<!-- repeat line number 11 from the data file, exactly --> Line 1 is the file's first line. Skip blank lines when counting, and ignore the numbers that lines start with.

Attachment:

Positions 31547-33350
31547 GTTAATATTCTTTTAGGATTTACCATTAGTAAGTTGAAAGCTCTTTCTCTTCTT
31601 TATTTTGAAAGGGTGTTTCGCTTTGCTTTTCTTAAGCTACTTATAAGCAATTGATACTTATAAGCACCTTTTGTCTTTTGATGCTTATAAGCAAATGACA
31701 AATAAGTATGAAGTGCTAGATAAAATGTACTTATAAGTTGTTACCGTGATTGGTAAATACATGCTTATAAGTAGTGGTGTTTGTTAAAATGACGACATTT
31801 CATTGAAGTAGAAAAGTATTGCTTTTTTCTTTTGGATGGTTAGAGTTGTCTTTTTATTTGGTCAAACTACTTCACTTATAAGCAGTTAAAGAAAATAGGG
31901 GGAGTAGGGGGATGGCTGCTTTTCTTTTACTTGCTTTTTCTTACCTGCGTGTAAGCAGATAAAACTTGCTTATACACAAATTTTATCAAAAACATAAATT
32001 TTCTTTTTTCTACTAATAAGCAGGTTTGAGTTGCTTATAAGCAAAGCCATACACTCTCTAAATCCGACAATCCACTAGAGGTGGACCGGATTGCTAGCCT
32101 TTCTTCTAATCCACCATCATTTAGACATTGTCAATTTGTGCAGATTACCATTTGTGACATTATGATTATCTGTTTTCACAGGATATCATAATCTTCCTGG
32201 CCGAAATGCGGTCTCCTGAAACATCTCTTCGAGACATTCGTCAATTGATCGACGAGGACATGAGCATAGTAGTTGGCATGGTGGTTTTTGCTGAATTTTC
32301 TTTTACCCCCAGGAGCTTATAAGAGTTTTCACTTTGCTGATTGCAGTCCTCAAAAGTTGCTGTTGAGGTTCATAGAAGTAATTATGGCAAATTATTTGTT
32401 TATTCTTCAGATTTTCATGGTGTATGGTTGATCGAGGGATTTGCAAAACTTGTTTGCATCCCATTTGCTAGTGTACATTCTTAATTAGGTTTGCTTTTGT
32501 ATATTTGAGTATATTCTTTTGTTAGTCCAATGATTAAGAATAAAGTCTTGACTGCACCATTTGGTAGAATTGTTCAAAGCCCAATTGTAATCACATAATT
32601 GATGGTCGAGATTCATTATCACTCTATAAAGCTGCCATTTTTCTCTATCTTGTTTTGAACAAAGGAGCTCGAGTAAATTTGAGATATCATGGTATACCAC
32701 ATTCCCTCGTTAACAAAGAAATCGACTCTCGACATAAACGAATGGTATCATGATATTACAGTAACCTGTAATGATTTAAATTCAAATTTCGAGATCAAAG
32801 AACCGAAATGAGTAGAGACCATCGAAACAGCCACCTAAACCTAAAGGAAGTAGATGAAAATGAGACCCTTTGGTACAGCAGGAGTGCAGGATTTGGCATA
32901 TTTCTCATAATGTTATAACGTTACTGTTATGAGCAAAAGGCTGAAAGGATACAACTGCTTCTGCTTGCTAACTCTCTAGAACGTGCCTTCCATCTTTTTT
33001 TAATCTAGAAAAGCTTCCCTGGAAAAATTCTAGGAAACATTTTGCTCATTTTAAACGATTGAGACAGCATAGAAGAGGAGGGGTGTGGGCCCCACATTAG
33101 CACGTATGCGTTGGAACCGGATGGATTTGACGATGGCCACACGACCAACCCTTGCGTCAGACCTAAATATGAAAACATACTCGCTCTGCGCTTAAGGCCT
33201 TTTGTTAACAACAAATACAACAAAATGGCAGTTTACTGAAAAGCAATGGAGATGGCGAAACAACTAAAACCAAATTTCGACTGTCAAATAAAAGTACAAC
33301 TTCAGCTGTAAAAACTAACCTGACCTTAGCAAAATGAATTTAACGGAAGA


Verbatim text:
32401 TATTCTTCAGATTTTCATGGTGTATGGTTGATCGAGGGATTTGCAAAACTTGTTTGCATCCCATTTGCTAGTGTACATTCTTAATTAGGTTTGCTTTTGT